Why not raise a few lawsuits against car manufacturers and city planners for not having audible instructions for the blind drivers to turn left, right, to brake or accelerate.

    Come on people, nobody is deliberately trying to upset the blind, rather the embedded image schemes are there to stop the lowlife scum that automate the sign-up to free e-mail accounts just to spam from them. It's the same with the attempts to automate PayPal payments, etc. If these undesirables were dealt with, web services wouldn't have to resort to such technology in the first place.

    Yes, it's awfully sad for the blind, but I'm sure on those infrequent occassions where they are subjected to such interfaces they could ask a friend or family member who can see to help, or perhaps they could use the phone, and if not, why not just give that company a miss and find another - "Vote with your wallets" and all that.

    I doubt they've even tried to think up a real workable alternative.. oh no, it's easier to just litigate/screw some money out of honest companies, and what does that achieve? How about all the folk who were happily using service X sue the blind guy who sued service X into bankruptcy? It's pathetic, it really is.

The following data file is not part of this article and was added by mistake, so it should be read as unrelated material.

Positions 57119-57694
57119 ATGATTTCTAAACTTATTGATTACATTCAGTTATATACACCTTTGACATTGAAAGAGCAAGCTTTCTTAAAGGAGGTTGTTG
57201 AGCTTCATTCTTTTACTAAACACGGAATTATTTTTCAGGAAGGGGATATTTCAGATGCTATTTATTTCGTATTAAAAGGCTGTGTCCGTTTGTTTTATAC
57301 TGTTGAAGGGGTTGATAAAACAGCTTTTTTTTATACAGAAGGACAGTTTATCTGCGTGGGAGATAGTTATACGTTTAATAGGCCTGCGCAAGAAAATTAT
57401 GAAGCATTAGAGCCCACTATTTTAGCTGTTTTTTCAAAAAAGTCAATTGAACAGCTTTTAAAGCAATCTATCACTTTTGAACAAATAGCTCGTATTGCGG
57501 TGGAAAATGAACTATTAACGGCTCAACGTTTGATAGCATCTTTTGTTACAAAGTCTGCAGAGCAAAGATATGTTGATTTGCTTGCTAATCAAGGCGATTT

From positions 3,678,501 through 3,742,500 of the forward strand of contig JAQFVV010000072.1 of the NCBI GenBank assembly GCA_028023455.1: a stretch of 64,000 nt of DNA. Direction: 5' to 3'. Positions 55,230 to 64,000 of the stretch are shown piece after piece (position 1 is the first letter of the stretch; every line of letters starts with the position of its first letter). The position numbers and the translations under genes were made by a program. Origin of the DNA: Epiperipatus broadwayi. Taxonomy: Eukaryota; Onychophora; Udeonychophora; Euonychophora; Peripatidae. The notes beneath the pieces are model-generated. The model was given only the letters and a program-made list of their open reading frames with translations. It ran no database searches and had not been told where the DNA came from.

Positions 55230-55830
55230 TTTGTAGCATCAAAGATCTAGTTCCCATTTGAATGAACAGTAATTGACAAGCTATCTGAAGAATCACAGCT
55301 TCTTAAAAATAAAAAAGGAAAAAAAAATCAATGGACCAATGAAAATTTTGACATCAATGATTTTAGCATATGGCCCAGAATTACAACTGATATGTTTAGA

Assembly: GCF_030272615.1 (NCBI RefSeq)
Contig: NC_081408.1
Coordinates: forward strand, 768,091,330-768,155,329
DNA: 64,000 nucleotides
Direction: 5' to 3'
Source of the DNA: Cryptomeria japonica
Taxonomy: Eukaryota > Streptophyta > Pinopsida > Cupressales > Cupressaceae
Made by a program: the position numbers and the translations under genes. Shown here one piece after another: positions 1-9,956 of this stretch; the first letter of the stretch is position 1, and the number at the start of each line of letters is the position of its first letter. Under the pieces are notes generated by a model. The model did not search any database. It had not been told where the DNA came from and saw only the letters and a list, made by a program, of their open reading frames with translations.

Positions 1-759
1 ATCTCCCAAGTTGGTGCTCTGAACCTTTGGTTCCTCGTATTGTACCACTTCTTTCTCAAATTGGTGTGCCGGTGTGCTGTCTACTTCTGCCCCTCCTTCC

I've not really thought this out very much, and hopefully someone will reply with a reasoned opposing view (great! let's hear it) rather than modding this a troll and that be it, but I'm just really irked at the way so many things these days are solved by clogging up the courts with needless litigation. I know I'm going off topic here but it's not like it doesn't happen every day on /. Anyway, back to the rant. Here are a few examples.

    e.g. The old 'beer vs women' sexist joke showed up on a company e-mail system, and a company gets sued for millions by some female employee, etc. Sticks and stones? Stop being so pathetic and just send back 'Cucumber vs men' or something.

    Then there's the overweight fool that sues a fast food chain claiming he didn't know the food would make him fat and wins the case. "What do you mean if I consume more calories than I wear off I gain weight??" DUH! Eject that man from the courtroom!

    Another well known one.. "Oh no that coffee you sold me, marked hot on the cup was hot! I spilt it on myself because I'm a dozy clot and burnt my little handypoo.. time to call my lawyer" and said person wins.